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Spokane, Washington  Est. May 19, 1883

A ‘chilling effect’ on Boise protests? Sierra Club files federal suit over city law

By Sarah Cutler Idaho Statesman

In May of 2022, abortion rights activist Kimra Luna was arrested for using a megaphone at a protest in downtown Boise. Luna — who identifies as nonbinary — had used a megaphone at many protests before, so when police demanded that Luna turn it off, they ignored the officers.

“I just kept chanting because I was like, ‘I’m not going to allow the police to intimidate me,’” Luna told the Idaho Statesman in a phone interview. “I kept chanting, I kept chanting, until eventually the police officers began ripping my megaphone out of my hands.”

According to decades-old city code, using a megaphone at a protest is illegal, a violation of the city’s noise ordinance. For decades, that law went largely unenforced — until the Boise Police Department apparently began to crack down in recent years, advocates say.

Sometime in 2021, officers began ticketing and at times arresting protesters who violated the law, Lisa Young, the director of the Sierra Club, told the Statesman.

“I’ve been an activist in this community for a long time, our lawyers have been working in this community for a long time,” Young said. “Boise is relatively small enough to where we know what happens in different protest spaces over the years, and we have never seen this prior to … essentially 2021. And then suddenly, the enforcement began … For those of us in the local advocacy scene, there was a notable shift.”

The Sierra Club, an environmental advocacy organization, sued the city this week over its noise ordinance, as well as its requirement that groups get permission from the city before holding a meeting in a city park. In its filing on Tuesday in federal district court, the Sierra Club argued that the laws’ vagueness and uneven enforcement were unconstitutionally limiting protesters’ freedom of speech.

“Police in Boise have recently started ticketing protesters for using megaphones — and arresting them if they don’t stop,” the filing reads. “Police are now using Boise’s ordinances to silence and chill protected free speech in public forums where it is the most protected: the streets, sidewalks, plazas, and parks of downtown Boise.”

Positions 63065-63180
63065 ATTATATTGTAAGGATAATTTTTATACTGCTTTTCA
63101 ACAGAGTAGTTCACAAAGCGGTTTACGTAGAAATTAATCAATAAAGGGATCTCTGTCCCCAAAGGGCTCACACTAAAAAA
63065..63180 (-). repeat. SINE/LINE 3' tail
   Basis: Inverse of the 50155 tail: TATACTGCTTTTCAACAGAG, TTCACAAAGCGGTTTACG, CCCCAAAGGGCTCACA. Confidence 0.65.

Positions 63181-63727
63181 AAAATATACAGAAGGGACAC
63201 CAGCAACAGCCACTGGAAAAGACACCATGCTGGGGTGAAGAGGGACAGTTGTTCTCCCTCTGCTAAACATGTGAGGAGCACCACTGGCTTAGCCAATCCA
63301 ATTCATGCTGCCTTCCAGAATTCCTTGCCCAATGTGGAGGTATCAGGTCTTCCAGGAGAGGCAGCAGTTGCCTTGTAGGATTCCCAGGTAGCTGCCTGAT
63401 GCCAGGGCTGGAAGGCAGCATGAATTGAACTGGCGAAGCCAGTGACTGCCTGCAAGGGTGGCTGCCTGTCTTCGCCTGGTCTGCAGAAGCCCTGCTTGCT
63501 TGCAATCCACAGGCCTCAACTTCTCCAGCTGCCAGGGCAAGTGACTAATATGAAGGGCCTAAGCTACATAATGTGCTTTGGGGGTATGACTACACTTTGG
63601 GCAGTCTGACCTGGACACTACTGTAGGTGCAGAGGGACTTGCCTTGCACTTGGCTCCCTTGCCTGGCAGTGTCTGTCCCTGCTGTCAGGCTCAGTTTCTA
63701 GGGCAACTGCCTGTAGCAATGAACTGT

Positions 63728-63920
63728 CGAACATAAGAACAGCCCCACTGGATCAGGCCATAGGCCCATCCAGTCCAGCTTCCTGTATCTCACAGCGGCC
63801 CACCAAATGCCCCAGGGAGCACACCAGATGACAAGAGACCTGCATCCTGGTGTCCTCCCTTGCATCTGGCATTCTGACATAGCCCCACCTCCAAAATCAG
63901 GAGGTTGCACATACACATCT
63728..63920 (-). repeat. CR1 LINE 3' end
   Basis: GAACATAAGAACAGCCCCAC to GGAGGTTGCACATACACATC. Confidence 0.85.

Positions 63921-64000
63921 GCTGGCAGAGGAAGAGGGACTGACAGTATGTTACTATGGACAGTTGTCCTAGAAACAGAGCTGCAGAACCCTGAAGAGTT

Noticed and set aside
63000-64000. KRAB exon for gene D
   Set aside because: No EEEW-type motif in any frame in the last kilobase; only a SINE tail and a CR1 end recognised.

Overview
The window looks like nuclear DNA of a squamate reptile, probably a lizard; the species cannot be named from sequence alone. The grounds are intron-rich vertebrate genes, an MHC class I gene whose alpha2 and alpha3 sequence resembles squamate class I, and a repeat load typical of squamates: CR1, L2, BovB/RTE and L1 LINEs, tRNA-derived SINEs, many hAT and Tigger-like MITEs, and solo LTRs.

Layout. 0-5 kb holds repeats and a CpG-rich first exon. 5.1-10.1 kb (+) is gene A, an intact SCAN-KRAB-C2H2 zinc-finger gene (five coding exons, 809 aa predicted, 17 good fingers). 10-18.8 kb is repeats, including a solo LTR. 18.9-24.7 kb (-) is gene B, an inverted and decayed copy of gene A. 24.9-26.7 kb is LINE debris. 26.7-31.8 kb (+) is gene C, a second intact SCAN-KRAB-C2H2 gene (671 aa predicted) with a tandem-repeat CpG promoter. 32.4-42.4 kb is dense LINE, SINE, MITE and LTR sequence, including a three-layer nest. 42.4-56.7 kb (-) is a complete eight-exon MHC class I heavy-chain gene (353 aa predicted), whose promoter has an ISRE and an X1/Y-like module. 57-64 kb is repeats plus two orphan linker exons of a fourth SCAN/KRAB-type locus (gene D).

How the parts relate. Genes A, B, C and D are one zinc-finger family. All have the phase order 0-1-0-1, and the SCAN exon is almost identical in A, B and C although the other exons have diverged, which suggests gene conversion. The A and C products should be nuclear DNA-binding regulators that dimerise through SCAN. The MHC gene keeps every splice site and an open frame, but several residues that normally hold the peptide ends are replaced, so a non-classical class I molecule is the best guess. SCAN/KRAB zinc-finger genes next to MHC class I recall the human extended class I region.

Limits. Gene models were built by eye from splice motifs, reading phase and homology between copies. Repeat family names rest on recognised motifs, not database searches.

After their arrest in 2022, Luna was “traumatized,” Young said. At subsequent protests, when a fellow demonstrator tried to pass Luna the megaphone, Luna had a panic attack and wound up leaving the event because they were so “distraught,” they said.

Whether protesters face arrest or just confrontation with an officer “walking over telling you to turn off your device,” the result is a “chilling effect on protests,” Young said.

In its filing, the Sierra Club alleged the city has disproportionately enforced the noise ordinance against left-leaning protesters, citing the ticketing of a demonstrator at a 2021 protest against police injustice; arrests at abortion-rights protests in 2022 and 2023; and the ticketing of a pro-Palestine protest in December.

The Sierra Club does not have data on when and how often the department has enforced the law, but has a sense “anecdotally” that right-leaning protesters have not faced the same enforcement, Young said.

“We have observed instances where there are people using other loudspeakers at events that we do not see the police intervening on,” she said. “People have mentioned that, at the Pride event last year, there were some counter-protesters of some sort that were being really loud and using some kind of amplified sound device … kind of heckling some of the Pride events. To our knowledge, those people were not detained or anything, or asked to stop doing that.”

Haley Williams, a spokesperson for the Boise Police Department, declined to comment on how the department enforces the law, citing the ongoing litigation.

Young emphasized that the suit is not just about allowing left-leaning protesters to demonstrate freely.

“Our position in this case is we don’t think anyone should be censored in this way,” she said.

“From what we can tell, the enforcement has been primarily directed at progressive activists … but just want to be clear: We think that everyone has this First Amendment right and should be able to exercise it.”

In its filing, the Sierra Club asked the court for an injunction in the case in hopes that the organization would be able to use megaphones at youth climate strikes planned for April 19.